Edith's Review of The Milagro Beanfield War
The Border Between Realism and Magical Realism
There's something about that kind of landscape. Desert vistas. Hard, hot skies. The omnipresent wind. And perhaps, too, the Spanish language helps; it's one of those languages that just sounds pretty when you speak in it. Perhaps it is also the conflict between being very old and very new. A character in this movie says that something has been a tradition for hundreds of years--going back, one presumes, to when the first Europeans arrived. The native history of the Americas is very old, and the post-colonial one is very new. When you have that kind of conflict in your thinking, there isn't much left to hang a belief in reality on. And perhaps all of that is why the greatest writers of magical realism have tended to come from Spain's former New World colonies. Even when they are from other climates, they are still isolating locations, places where you know the nearest people are miles off through inhospitable terrain. Even if they lived in cities.
The closest thing to a city here is the town of Milagro, New Mexico. It is yet another poor town--New Mexico is not, despite certain government contracts, a wealthy state. These people couldn't get those jobs anyway, because they need you to be more than a high school graduate at best. One day, Joe Mondragon (Chick Vennera) goes to Horsethief Shorty (James Gammon) and asks for work. Shorty is in charge of the new Miracle Valley Recreation Area. Joe can lay pipe or do basic carpentry or any number of other things, but Shorty tells him there is no work. In frustration and almost without conscious thought, Joe begins to irrigate the field left to him by his father. He decides he will plant beans. This is, of course, illegal; all the water rights in the area have been acquired by the Miracle Valley developers. Joe doesn't mean his act to have political ramifications, but of course it immediately does, because how can it not?
Yeah, okay, the novel was written by a Gringo, and goodness knows he made sure we had a couple of Gringo characters to identify with, not just developer Ladd Devine (Richard Bradford) and his problem solver, Kyril Montana (Christopher Walken, of course). Shorty isn't a bad guy, and there's former firebrand attorney/current newspaper publisher Charlie Bloom (John Heard) and hapless sociologist Herbie Platt (Daniel Stern). Even Ladd Devine's bimbo wife, Flossie, is a decent sort played by Melanie Griffith. It's also true that certain of the Hispanic characters are caricatures just as much as Devine is. There is old Amarante Cordova (Carlos Riquelme) and "the Senile Brigade." It's also true that the film was directed by Robert Redford, not himself notable for any kind of Hispanic ancestry. While a lot of people identify Redford with the West, that's really because he played Sundance. I mean, Santa Monica, California, is technically in the West, but it doesn't feel like it.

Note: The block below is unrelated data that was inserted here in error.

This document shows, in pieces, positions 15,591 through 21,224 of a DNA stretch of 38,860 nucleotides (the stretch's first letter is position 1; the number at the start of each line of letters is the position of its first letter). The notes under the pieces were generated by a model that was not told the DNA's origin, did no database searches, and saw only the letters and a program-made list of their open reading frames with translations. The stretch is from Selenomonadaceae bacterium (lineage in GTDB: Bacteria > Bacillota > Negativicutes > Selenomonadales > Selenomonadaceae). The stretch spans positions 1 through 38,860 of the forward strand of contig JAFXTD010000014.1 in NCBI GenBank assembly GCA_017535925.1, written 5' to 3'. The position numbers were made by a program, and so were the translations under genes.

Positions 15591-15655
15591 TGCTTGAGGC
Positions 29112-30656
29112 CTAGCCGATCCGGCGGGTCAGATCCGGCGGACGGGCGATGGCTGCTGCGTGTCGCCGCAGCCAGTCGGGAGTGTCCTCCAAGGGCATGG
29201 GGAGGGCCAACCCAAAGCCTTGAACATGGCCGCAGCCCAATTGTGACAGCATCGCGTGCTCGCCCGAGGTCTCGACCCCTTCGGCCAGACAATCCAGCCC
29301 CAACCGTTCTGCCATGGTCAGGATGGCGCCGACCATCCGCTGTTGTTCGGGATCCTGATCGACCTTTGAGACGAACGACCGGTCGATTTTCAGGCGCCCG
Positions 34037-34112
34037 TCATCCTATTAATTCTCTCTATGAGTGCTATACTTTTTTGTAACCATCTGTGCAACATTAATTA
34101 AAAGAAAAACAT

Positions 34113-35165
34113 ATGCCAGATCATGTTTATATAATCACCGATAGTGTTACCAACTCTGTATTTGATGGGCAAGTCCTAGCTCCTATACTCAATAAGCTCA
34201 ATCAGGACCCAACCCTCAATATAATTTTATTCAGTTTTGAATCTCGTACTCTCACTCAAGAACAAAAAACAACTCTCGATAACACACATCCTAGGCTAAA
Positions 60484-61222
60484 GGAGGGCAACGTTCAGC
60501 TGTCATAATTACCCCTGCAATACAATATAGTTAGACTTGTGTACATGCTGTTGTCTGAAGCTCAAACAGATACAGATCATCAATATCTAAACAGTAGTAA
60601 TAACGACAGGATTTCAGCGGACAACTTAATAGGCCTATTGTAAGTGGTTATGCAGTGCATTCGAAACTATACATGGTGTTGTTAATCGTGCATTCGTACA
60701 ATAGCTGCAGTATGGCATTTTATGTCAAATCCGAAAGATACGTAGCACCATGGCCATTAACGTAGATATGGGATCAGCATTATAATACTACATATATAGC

However, when you get right down to it, Joe is one of the easiest guys in the movie to understand. Certainly more so than Herbie, who doesn't seem together enough to have made it out of the airport, much less written a successful grant proposal to study whatever it is he's supposed to be studying. Joe wants to feed his family, and if he can't get work, well, he'll try growing a crop. Ruby Archuleta (Sonia Braga) knows that the coming of Miracle Valley won't mean money for her; she doesn't know how to fix the kinds of cars those visitors will be driving. She knows that the people of Milagro won't be able to afford to live in their own homes anymore, that most of them will be worse off than before even if they get jobs as busboys or gardeners. She wants to do something for her hometown, and that's completely understandable. And while Amarante may be a total caricature, stereotype, or whatever you wish to call him, he also has probably the best sense of humour in the whole thing.
For once, I have actually read the book. Oh, not recently, but I did. Several times, I think. It is true that the book makes its roots in Southwestern literature a little more apparent while simultaneously being earthier and more realistic. Several of the characters who are near-ciphers in the movie are fleshed out in the book; several of them have backstories that couldn't have made it onto the screen even if the running time wasn't already nearly two hours. In short, shockingly enough, the book is better. However, I do still like the movie. I will admit that, once I realized that Joe Mondragon was played by the guy who voiced Pesto the Goodfeather on [i]Animaniacs[/i], I was distracted pretty much whenever he was onscreen. Still, where I thought the movie succeeded most was in capturing the frustration a poor man can feel trapped by when it seems as though the rich are taking everything he has ever had or wanted. There are plenty of ways Joe Mondragon could be better off, but it's too late for most of them. Growing beans was all he could do to lash out.